After a brief hiatus, Logikcull’s eDiscovery and legal technology podcast, CullCast, is back. You might remember CullCast from such classics as “Winning Clients and Influencing Luddites with Ernest Svenson” and “Rule Ch-Ch-Ch-Changes with Judge David Campbell.”
CullCast features legal innovators, influencers, and disruptors—people who are reshaping the legal profession for the better. What better person, then, to relaunch the podcast with than Keith Wattley, founder and executive director of UnCommon Law. At UnCommon Law, a small non-profit law office in Oakland, California, Wattley and his team work with California prisoners serving life terms with the possibility of parole, work that is, in Wattley’s terms, “closer to therapy than lawyering.”
You can listen to the podcast below or, if your headphones are broken or you just prefer the written word to the spoken one, read the transcript even further below. We hope you enjoy and if you’re inspired by the work of UnCommon Law—and we hope you will be.
CullCast #11 - Changing Lives With Keith Wattley & UnCommon Law
Logikcull: Hi everyone and thanks for joining us for the relaunch of Logikcull’s podcast, “CullCast,” where we feature conversations with legal influencers and innovators. I’m Casey Sullivan of Logikcull.com and today we’re going to be talking to Keith Wattley, who’s the founder and executive director of UnCommon Law.
Now, if you follow Logikcull, you know one of the things we like to talk about a lot is democratizing discovery. To us, that means making a process that’s often difficult, expensive, risky, something that is simple, powerful, and available to pretty much anyone—instantly. So, part of that is supporting pro bono and public interest work.
But, we’re not here to talk about what Logikcull does today. We’re here to look at the work of UnCommon Law. Now, UnCommon Law is a small, non-profit law firm based out of Oakland, California, that provides legal services to prisoners facing life with the possibility of parole. In the past 11 years, UnCommon Law has worked with dozens of prisoners to get them out of prison and back into society.
Keith Wattley: It’s closer to therapy than lawyering that we do.
Logikcull: That’s Keith Wattley, the executive director of UnCommon Law. I sat down with Keith recently to discuss his work.
Wattley: I have been an attorney for, let’s see, about 19 years now.
Logikcull: Keith was already working in criminal justice and prisoners’ rights before founding UnCommon Law.
Wattley: At a nonprofit called the Prison Law Office. And there, I was involved in some of the class action litigation. That involved reviewing a lot of files, meeting with a lot of clients, and also touring the prisons to identify problems with their provision of mental health care—that was my main responsibility there. And, while doing that, I would often encounter people who were in a mental health crisis, who usually hadn’t received the level of treatment that they needed. I might meet with them and talk to them for a few minutes and go back and write a report about what I found and what seemed to be missing and make some recommendations, perhaps.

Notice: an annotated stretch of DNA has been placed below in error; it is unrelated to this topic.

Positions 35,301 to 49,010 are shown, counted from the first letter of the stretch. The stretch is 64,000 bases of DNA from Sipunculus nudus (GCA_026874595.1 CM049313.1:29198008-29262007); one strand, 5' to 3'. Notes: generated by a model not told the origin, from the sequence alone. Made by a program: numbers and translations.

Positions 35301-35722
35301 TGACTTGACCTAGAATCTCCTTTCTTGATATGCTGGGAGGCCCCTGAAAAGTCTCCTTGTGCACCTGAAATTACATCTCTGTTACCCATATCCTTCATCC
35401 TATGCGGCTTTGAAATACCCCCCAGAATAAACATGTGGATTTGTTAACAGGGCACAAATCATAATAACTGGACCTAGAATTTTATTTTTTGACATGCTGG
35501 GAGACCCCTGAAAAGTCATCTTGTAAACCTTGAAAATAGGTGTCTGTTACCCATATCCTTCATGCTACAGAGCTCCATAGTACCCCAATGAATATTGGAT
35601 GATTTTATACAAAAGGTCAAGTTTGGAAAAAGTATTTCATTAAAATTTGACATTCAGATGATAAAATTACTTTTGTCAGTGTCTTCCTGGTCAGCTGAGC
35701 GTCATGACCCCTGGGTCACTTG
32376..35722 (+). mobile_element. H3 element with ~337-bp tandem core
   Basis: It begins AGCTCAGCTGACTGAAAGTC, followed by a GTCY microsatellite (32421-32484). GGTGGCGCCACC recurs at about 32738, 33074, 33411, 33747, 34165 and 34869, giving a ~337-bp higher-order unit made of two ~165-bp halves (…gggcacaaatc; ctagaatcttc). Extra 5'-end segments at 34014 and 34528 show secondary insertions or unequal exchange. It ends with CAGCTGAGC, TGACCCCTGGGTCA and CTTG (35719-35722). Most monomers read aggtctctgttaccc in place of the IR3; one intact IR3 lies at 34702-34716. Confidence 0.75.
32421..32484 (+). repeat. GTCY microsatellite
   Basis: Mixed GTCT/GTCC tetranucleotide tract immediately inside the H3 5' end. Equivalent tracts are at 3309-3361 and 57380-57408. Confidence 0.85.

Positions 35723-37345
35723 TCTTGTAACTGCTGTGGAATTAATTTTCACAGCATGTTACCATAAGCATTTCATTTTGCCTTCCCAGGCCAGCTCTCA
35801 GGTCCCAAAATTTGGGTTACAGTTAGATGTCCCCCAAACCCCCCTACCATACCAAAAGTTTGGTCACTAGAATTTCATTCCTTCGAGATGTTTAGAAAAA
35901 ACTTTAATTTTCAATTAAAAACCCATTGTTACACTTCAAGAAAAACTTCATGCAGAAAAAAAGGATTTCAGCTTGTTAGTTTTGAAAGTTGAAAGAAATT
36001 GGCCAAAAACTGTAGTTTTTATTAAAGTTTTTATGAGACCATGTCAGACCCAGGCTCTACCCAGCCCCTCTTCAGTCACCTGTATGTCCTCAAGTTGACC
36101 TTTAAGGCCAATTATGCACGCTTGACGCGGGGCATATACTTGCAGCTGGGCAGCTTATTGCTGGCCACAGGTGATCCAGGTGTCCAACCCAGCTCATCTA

Over time, that report might get incorporated in a court order someday, some where—many months later. In the meantime, that person is still there. I would be sort of be left with this sense that I hadn’t done enough for him or her.
While that was really important, absolutely necessary, systemic change work, I also needed something that would give me a more immediate connection, a benefit to an individual client.
Logikcull: Keith found that connection one day, after receiving a letter from an inmate.
Wattley: As I was reviewing the mail and found that a client who was serving a life sentence had written to the office saying, “I need help with this. I’m facing the parole board and they’re trying to take away a parole date they gave me.”
I said, “Well, that seems interesting. Let me see what I can learn about the case. Maybe this person did something wrong to jeopardize his release.” Turned out he hadn’t, they were just going to reconsider their decision. That seemed unfair to me. I started working with him and represented him in this hearing. He was able to keep his parole date and went home.
I got to see the things he got to do after that. He got a good job, got married and had a kid, and finished college. I said, there’s a direct connection obviously between my efforts and his future. I was hooked from then. So, a couple years later, I started UnCommon Law. That was 2006 that I started it and I’ve been doing it ever sense.
Logikcull: Alright, so how does UnCommon Law come together with Logikcull? Logikcull CEO and co-founder Andy Wilson explains the beginning of this relationship.